2. Self-Publishing Podcast: The guys behind Write, Publish, Repeat often have great guests, but it’s co-host David Wright who is the soulless soul of the show. Always NSFW. New episodes every Thursday. Joanna Penn appears this coming Thursday. (i.e. week of Valentine’s Day, 2014.)

3. The Creative Penn (podcast): Joanna Penn talks to movers and thumpers in self-publishing. Expect a plethora of brilliant pieces on book marketing. Joanna is very innovative so you’ll no doubt discover resources here you didn’t know you needed. 

4. Dead Robots Society (podcast): They recently had a really good discussion of the business of writing and publishing. Each week when they talk about the word count they’ve achieved (or not) the listener gets the distinct impression these guys are in it for the long haul, head down and bulling their way through no matter what.

5. Kristine Kathryn Rusch’s blog on publishing is a must. She pulls the fire alarm on bad contracts and often pokes holes in the bad thinking going on in publishing big and small.

6. The Passive Voice: A must-read. Sign up for the Passive Guy’s daily picks of stories from around the web about the state of publishing. He’s even featured a couple of my posts from this blog and from ThisPlagueOfDays.com.

7. I Should Be Writing (podcast): Author Mur Lafferty monologues and answers questions from listeners. Honest and no-nonsense.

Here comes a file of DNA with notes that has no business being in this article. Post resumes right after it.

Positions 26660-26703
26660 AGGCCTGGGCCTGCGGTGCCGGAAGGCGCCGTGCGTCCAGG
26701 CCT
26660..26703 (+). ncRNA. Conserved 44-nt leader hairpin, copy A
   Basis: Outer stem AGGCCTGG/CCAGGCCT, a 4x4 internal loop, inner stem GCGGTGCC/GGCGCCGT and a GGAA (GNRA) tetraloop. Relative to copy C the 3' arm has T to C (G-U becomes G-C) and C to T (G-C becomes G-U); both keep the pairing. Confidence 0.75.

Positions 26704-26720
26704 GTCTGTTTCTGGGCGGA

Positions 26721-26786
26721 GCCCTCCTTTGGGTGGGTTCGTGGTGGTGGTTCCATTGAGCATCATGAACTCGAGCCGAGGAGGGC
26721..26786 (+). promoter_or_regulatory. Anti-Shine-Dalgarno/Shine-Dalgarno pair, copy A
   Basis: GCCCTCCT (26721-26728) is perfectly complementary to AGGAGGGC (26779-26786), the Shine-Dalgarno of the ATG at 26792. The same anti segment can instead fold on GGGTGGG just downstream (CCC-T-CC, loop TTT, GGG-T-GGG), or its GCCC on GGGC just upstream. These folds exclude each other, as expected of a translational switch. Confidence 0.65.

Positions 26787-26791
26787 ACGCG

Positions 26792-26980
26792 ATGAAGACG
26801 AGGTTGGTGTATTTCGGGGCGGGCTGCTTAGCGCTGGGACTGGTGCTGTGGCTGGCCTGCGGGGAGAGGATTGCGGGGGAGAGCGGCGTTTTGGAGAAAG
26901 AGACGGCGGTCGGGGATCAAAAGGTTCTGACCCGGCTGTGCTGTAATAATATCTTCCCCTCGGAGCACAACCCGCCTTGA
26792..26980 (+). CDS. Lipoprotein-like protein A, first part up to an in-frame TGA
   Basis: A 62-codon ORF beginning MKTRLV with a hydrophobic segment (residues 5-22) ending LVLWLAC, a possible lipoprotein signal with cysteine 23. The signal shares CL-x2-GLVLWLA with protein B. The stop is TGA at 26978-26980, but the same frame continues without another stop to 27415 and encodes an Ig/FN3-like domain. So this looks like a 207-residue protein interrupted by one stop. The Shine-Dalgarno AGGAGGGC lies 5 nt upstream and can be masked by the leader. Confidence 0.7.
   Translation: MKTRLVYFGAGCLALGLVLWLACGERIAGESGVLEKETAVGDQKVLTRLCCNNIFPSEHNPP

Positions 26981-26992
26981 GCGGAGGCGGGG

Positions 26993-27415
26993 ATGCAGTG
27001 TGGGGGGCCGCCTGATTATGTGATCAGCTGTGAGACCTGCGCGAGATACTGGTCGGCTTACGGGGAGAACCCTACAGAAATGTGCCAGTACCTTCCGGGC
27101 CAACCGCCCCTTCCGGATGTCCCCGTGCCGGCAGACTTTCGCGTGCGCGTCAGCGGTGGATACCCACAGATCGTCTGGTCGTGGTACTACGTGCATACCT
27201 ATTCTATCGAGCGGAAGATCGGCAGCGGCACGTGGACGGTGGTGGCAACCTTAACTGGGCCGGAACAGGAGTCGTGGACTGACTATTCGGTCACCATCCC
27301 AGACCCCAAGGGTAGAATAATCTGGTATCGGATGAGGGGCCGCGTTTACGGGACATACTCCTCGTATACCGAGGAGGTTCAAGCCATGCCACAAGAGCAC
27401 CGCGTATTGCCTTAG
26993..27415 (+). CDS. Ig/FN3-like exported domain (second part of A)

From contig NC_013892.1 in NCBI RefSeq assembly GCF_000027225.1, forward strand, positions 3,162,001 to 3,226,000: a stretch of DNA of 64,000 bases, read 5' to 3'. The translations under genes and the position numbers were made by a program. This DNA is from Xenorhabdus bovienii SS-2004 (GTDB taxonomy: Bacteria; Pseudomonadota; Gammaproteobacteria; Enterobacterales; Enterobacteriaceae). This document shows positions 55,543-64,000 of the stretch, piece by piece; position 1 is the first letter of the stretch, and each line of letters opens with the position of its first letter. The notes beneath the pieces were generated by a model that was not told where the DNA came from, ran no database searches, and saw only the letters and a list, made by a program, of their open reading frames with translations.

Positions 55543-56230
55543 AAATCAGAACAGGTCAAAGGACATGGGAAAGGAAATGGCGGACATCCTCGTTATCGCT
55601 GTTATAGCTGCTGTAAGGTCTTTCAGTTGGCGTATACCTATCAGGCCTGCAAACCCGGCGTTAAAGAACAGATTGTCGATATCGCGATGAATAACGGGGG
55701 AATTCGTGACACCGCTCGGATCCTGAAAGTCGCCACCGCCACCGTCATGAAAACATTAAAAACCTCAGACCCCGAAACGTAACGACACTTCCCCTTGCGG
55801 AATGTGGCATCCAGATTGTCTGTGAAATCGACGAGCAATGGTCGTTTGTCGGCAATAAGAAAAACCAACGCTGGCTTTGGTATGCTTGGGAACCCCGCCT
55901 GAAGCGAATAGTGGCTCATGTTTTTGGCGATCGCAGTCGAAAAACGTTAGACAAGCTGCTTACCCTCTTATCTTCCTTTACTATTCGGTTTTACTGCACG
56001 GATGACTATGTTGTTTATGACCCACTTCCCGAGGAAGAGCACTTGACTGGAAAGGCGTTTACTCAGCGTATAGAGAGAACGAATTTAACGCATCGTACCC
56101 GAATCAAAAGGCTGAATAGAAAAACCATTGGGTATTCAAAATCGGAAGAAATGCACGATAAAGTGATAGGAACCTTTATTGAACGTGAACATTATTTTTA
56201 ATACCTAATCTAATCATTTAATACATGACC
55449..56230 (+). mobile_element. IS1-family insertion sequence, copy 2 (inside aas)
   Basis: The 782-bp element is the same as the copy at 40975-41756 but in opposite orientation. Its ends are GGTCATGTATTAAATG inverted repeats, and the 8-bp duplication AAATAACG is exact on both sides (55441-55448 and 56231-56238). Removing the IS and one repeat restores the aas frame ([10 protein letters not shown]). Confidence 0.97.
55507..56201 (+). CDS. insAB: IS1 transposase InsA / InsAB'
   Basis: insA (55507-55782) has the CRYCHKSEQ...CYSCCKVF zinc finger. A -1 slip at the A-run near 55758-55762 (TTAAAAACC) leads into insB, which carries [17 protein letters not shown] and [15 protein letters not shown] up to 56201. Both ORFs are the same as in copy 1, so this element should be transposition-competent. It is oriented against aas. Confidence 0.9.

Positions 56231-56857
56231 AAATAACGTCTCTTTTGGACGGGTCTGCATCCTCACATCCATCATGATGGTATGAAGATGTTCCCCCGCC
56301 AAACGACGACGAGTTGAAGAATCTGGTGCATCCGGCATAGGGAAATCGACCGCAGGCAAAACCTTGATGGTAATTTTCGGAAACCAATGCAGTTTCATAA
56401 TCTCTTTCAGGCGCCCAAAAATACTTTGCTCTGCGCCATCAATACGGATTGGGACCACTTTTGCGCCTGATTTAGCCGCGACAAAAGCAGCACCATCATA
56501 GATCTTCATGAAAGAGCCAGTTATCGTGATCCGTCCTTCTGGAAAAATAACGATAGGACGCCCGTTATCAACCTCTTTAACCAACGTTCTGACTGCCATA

8. Terribleminds: Chuck Wendig is your fun uncle who swears a lot. He’s informative and just might get you writing if you’ve been coquettish about it thus far. Read his blog.

9. The Self-publishing Roundtable is fun and filled with facts and you can see it on video. It’s a panel with many guests so you get diversity in opinion and experience.

10. The Rocking Self-publishing Podcast: Simon Whistler interviews a new author every Thursday. For the depth of his research and his listening skills, he’s easily the best interviewer among all the podcasts on self-publishing. I’m not sucking up, but yes, I’m scheduled to be on the show in late spring or early summer to coincide with the release of This Plague of Days, Season 3.

11. Renee Pawlish is a bestselling novelist (and, ahem, a former guest on the Cool People Podcast) who does some serious reportage about indie publishing. Don’t miss her analysis of the utility of and pricing at Bookbub.

~ A new episode of the All That Chazz podcast is finally up! First I dealt with an energy vampire and then I had to balance the demands of managing two businesses. I talk about that, exhaustively, for the first 30 minutes or so. Were I you, I’d skip my talk therapy and listen to the reading from my crime novel, Higher Than Jesus. This chapter is Some Like It Hot. Or you could just go ahead and discover the joys of knowing my funny Cuban hit man by buying Bigger Than Jesus and Higher Than Jesus. Yeah. Please do.

 

Filed under: publishing, writing tips, , , , , , , , , , , , , , , , , , , , , , , , , , , , , , ,

Winner of Writer's Digest's 2014 Honorable Mention in Self-published Ebook Awards in Genre

The first 81 lessons to get your Buffy on

More lessons to help you survive Armageddon

"You will laugh your ass off!" ~ Maxwell Cynn, author of Cybergrrl

Available now!

Fast-paced terror, new threats, more twists.

An autistic boy versus our world in free fall

Suspense to melt your face and play with your brain.

Action like a Guy Ritchie film. Funny like Woody Allen when he was funny.

Jesus: Sexier and even more addicted to love.

You can pick this ebook up for free today at this link: http://bit.ly/TheNightMan